Summary: She asked for the head of John the Baptist. It was to be brought on a platter, the same as the other entries at this feast. So John was beheaded; becoming the first of many to die in this fashion. Many dying by even more horrible methods.
Harmony of the Gospels
Lesson: Herod Beheads John
1 At that time Herod the tetrarch heard of the fame of Jesus,
Herod was no doubt informed of Christ’s miracles and preaching. At the same time He was being insulted by His countrymen for His unimportance and obscurity, He was becoming famous throughout Judea and in Herod’s court. His fame would cause the rulers and religious leaders to become more vigorous in their attempts to discredit Him and to eventually kill Him. His disciples were now being sent out in His name to preach the Gospel and they also did miracles, so this worked to spread His fame even faster.
2 And said unto his servants, This is John the Baptist; he is risen from the dead; and therefore mighty works do shew forth themselves in him.
John never did any miracles, but Herod believed that Christ must Be John resurrected, and that now he has more power than he had before.
Herod thought that by getting rid of John, he would no longer be confronted by his sins, but now there is Jesus preaching the same message that John did, and He is becoming very popular with the people. Even His disciples were validating His greatness by their miracles, which they did in His name. Herod probably suffered from a guilty conscience, and thoughts that John had come back to life terrified him. In Proverbs it says, “The wicked flee when no man pursueth:….” (Prov 28:1 (KJV) Jesus did not intend to criticize Herod, like John did, because He had come to save men, but Herod was paranoid at this point and saw Him as an enemy. Note that Herod believed that John was a prophet and a great one and that he had power from God, but he was not sorry that He killed him. With just a little investigation, he could have discovered that Jesus was around long before John was beheaded. Herod was a madman, and his whole family was like the first century Mafia.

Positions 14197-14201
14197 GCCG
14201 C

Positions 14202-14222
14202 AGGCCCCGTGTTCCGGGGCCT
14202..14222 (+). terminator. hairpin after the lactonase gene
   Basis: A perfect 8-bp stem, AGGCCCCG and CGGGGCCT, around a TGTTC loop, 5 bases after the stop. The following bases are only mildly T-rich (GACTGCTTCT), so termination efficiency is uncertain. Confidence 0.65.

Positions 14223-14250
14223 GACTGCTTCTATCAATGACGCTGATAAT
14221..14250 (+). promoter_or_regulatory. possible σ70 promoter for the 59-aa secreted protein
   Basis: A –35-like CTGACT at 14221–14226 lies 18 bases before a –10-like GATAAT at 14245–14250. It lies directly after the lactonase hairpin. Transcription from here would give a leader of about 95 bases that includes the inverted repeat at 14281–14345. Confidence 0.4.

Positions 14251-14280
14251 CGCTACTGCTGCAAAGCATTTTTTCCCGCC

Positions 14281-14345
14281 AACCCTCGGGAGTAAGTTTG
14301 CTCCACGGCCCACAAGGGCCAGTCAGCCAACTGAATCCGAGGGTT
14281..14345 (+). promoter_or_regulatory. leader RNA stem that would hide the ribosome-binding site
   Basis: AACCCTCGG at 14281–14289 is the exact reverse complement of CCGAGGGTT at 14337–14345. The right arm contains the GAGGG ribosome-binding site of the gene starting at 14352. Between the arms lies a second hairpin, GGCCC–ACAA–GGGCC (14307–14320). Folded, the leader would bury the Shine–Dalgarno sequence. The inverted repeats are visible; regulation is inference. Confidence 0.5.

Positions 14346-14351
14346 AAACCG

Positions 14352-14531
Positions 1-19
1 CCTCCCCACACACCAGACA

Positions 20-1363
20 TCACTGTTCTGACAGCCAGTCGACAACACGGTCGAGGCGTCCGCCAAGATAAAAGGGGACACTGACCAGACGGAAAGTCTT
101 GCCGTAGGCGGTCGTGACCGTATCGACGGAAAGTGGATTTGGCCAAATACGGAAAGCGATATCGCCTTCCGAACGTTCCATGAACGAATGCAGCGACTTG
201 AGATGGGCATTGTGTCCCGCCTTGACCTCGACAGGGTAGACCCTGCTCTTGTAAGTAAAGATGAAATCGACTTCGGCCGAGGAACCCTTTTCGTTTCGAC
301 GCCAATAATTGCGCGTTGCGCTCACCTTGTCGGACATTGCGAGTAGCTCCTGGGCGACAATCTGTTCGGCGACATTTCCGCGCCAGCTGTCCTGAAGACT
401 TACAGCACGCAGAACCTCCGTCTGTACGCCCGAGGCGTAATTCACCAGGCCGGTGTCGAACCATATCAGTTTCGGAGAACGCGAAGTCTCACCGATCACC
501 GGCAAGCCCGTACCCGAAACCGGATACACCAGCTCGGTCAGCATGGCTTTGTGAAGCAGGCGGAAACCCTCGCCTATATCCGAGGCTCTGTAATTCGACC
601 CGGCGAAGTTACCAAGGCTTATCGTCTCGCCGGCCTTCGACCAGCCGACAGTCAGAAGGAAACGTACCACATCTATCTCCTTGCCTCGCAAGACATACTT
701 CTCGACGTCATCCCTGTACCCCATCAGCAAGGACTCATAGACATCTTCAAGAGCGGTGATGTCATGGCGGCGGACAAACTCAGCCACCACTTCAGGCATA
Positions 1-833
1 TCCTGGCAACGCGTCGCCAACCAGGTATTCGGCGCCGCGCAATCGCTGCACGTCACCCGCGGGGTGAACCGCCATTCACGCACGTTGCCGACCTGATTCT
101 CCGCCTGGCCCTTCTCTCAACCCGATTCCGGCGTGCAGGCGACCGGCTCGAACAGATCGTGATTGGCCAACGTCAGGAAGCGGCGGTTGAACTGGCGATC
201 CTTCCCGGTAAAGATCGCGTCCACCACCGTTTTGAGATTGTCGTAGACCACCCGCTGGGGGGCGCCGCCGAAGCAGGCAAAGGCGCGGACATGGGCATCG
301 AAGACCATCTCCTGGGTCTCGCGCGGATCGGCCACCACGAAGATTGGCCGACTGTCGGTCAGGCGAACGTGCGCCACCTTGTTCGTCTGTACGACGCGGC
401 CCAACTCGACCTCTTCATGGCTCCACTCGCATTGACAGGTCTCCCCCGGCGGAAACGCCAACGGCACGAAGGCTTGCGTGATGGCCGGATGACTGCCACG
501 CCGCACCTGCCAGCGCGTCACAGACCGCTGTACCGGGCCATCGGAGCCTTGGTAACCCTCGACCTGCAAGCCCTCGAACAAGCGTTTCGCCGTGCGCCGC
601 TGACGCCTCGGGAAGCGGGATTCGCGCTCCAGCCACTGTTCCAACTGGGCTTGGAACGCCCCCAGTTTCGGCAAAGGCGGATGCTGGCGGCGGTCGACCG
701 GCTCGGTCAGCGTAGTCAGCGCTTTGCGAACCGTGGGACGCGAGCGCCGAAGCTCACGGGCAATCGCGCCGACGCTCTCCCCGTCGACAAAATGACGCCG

3 For Herod had laid hold on John, and bound him, and put him in prison for Herodias' sake, his brother Philip's wife.
4 For John said unto him, It is not lawful for thee to have her.
Mark explains the connection between John and Herod, “And Herod respected John, knowing that he was a good and holy man, and so he kept him under his protection. Herod was disturbed whenever he talked with John, but even so he liked to listen to him.” (Mark 6:20 (Living) John may have been bolder with Herod, since he knew him so well. The sin that he reprimanded him for was marrying his brother Philip’s wife, who was not a widow. He got her by deception and kept her. This marriage involved adultery and incest, beside the wrong done to Philip, who also had a child by this woman. And it was for this sin that John admonished him in plain language saying, “It is not lawful for thee to have her.”
Herod had John arrested and thrown into prison, partly to satisfy his need for revenge and partly to please Herodias, who was even more incensed against John than He was.
5 And when he would have put him to death, he feared the multitude, because they counted him as a prophet.
He would have put him to death, but the thing that hindered him was his fear of the people, for they thought he was a prophet; it was not his fear of God. It is believed that John spent a year and a half in prison, which was about the length of his public ministry.
6 But when Herod's birthday was kept, the daughter of Herodias danced before them, and pleased Herod.
Herodias planned a method to bring about the murder of John, so that Herod would save face. On his birthday, the daughter of Herodias danced before him and his court; during the festivities held in honor of the occasion. Her dancing pleased Herod and put him in a jovial mood.
7 Whereupon he promised with an oath to give her whatsoever she would ask.
And now he made a foolish promise to her and confirmed it with an oath; that she could have anything she wanted.
8 And she, being before instructed of her mother, said, Give me here John Baptist's head in a charger.
Her mother, knowing that Herod would make such an offer, had instructed her on what to say; or perhaps Herod was in on the plot, all along. She asked for the head of John the Baptist. It was to be brought on a platter, the same as the other entries at this feast. So John was beheaded; becoming the first of many to die in this fashion. Many dying by even more horrible methods.